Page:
Former Microsoft CEO and Founder, Bill Gates has been vocal in the past in his support of virtual reality, but it appears he is now putting his money where his mouth is. Speaking at the ASU GSV Summit in San Diego, CA Bill Gates revealed that he has been working on virtual reality content on his own recently – presumably in relation with his charitable foundation, The Bill and Melinda Gates Foundation. “I’m just starting [using VR] for some of the videos I do where I go out to a refugee camp or I go to a developing country,” he said “so people will have more of a sense that they can see what it was like and look around and feel it.” The results of these “early stage things” he says has been “a lot of engagement,” which encourages him for its uses in other places, like education. “School is about motivation,” Gates told the crowd, “and if we can use [VR] to draw people in then that’s incredibly valuable.”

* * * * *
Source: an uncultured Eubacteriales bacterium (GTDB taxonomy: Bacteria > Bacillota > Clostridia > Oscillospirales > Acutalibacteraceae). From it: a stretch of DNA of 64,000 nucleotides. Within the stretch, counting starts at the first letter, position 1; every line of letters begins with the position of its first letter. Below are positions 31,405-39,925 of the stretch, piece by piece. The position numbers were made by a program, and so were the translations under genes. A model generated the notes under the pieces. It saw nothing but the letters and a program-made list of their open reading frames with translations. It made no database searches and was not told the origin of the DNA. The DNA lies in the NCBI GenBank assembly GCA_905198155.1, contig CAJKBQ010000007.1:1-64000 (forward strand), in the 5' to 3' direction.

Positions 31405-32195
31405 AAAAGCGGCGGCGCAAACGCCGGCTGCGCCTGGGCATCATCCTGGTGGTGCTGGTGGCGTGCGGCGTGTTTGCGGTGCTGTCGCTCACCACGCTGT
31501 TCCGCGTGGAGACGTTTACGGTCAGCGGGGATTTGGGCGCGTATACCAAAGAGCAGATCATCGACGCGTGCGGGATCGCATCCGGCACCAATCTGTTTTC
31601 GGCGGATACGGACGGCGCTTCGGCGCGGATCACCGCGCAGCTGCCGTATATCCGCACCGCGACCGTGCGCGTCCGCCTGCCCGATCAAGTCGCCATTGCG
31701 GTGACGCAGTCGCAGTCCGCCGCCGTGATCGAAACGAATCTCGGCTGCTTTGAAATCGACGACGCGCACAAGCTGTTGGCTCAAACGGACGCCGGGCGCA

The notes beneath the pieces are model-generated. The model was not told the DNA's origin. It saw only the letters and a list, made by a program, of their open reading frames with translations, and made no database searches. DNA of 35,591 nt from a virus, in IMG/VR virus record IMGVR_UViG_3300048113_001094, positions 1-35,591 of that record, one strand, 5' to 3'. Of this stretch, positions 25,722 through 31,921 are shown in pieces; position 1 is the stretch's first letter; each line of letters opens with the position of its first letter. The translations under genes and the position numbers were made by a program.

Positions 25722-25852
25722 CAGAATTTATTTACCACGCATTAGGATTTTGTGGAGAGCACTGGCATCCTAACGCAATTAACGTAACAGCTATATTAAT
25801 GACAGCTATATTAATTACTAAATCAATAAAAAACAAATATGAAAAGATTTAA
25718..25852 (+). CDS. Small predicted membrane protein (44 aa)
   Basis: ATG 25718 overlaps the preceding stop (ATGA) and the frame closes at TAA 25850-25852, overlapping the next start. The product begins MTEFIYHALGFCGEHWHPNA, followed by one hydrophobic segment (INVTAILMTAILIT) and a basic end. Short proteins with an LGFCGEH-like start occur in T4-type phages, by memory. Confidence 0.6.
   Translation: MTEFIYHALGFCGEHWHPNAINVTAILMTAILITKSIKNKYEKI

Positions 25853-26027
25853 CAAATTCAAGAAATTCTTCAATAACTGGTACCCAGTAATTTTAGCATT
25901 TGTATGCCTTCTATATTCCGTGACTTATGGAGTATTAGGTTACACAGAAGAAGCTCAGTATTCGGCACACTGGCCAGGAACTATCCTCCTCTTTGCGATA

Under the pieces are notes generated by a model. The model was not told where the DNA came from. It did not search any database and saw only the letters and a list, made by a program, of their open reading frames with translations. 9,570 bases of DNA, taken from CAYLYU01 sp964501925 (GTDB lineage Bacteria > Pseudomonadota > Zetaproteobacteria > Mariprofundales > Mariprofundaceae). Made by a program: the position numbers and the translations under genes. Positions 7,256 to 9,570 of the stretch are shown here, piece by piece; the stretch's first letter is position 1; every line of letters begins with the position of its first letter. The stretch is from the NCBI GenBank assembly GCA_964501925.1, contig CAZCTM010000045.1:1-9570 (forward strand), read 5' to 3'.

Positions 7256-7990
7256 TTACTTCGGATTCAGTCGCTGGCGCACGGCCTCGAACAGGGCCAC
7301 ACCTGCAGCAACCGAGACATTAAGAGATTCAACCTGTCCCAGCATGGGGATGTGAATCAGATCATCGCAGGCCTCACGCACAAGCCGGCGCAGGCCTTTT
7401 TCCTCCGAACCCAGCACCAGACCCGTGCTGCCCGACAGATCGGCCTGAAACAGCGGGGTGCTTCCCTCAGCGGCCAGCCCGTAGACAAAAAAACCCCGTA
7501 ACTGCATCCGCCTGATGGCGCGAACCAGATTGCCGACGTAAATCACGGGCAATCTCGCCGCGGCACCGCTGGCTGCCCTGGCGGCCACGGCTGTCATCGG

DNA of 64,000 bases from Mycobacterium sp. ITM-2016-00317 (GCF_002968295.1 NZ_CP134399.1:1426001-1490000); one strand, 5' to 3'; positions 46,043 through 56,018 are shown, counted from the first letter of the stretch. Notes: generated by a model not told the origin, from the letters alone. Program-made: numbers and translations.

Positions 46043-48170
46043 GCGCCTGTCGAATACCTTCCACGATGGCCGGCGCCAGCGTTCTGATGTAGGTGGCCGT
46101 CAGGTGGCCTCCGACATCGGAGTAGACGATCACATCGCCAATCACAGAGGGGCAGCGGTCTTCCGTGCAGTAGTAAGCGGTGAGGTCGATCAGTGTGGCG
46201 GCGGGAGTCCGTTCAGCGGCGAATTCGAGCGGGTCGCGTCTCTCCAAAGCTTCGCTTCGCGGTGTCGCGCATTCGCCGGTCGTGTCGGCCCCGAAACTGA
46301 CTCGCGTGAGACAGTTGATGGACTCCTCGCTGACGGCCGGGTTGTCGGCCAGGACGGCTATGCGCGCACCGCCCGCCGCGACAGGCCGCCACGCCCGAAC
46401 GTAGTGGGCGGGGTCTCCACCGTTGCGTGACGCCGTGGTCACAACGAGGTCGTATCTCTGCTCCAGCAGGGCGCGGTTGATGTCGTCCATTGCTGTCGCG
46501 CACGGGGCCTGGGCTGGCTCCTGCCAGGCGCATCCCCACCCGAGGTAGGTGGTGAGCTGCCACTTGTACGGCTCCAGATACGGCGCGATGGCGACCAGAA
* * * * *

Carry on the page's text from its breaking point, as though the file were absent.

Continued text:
Skip to minute 36 to hear Bill Gates discuss VR and education. Looking at the educational landscape, Gates sees VR playing a big role in teaching design and engineering. “Virtual reality can make things more engaging,” he said, “there are lots of places where [VR] will play a practical role and hopefully draw people in.” Despite his optimism, Gates doesn’t think that all subjects will translate well to virtual reality. The “pedagogy” of subjects like math and science “won’t change much just because we put it in a virtual reality framework.” If you make things “too animated” or “too colorful” he says it can detract from “what you’re really trying to get done which is the attention to a few basic concepts.” Gates believes that “lower end” solutions like Google Cardboard will be important for adoption because “we won’t have to wait a whole decade before the accessibility is there,” but he stressed a need for shared higher end equipment in schools saying we should have “that in a lot of locations as well.” In 1996 we saw former President Bill Clinton sign a bill that opened up over $2 billion in grant money to help bring computers and other technology into schools. That program challenged every school to connect each one of its students with technology, in a mission to “make every young person technologically literate.” We are still understanding the far reaching effects of this program but it is safe to say that it positively impacted an entire generation, and likely has played a huge role in the boom of technological innovation over the last two decades. A similar program with virtual reality technology could help spark a whole new generation of innovation with technology. Gate’s foundation has yet to announce any efforts to that effect, but it is worth noting that its education strategy centers around supporting innovation that improves the quality and effectiveness of educational efforts, so it will be interesting to see if his continued interest in the medium will translate into [...]